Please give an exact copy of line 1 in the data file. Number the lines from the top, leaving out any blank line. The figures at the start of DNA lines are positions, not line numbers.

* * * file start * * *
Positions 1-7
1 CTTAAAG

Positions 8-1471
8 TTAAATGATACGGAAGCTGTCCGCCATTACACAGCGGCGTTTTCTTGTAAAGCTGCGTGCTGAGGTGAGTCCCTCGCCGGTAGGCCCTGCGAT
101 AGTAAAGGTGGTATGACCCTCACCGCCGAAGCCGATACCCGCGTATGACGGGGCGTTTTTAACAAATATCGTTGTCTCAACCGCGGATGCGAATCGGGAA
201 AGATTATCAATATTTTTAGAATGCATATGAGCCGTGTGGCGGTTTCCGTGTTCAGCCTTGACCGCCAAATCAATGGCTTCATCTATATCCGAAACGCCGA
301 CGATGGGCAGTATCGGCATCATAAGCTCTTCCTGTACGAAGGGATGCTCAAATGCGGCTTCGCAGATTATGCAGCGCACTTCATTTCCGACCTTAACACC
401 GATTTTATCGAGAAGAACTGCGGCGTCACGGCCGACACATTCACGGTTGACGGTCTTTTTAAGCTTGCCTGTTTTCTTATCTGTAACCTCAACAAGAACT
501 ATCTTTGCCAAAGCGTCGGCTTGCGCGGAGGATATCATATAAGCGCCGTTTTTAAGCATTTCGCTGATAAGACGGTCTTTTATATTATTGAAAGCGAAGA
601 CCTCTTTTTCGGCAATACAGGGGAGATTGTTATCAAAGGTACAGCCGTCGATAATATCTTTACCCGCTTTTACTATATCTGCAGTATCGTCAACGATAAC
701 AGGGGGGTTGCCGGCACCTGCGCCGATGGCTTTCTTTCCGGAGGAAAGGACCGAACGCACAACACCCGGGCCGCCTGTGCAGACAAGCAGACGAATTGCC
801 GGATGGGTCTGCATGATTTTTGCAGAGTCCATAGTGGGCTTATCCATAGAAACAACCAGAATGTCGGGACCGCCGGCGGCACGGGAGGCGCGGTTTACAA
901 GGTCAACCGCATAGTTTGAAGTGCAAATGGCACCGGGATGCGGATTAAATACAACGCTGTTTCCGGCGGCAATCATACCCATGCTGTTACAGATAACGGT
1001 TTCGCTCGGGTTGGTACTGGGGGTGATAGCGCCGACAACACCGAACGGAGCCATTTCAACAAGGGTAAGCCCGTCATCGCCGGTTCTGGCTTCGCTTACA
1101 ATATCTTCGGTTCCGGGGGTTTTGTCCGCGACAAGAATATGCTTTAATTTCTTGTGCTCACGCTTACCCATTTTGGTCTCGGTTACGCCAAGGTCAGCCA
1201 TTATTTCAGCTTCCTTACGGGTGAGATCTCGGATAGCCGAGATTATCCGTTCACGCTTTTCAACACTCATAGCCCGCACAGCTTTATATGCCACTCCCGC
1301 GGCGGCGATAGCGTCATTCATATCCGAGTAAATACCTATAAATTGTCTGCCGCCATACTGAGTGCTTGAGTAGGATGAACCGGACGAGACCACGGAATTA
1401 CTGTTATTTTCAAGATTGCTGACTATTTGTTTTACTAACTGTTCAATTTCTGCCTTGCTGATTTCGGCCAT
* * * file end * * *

Positions 1-7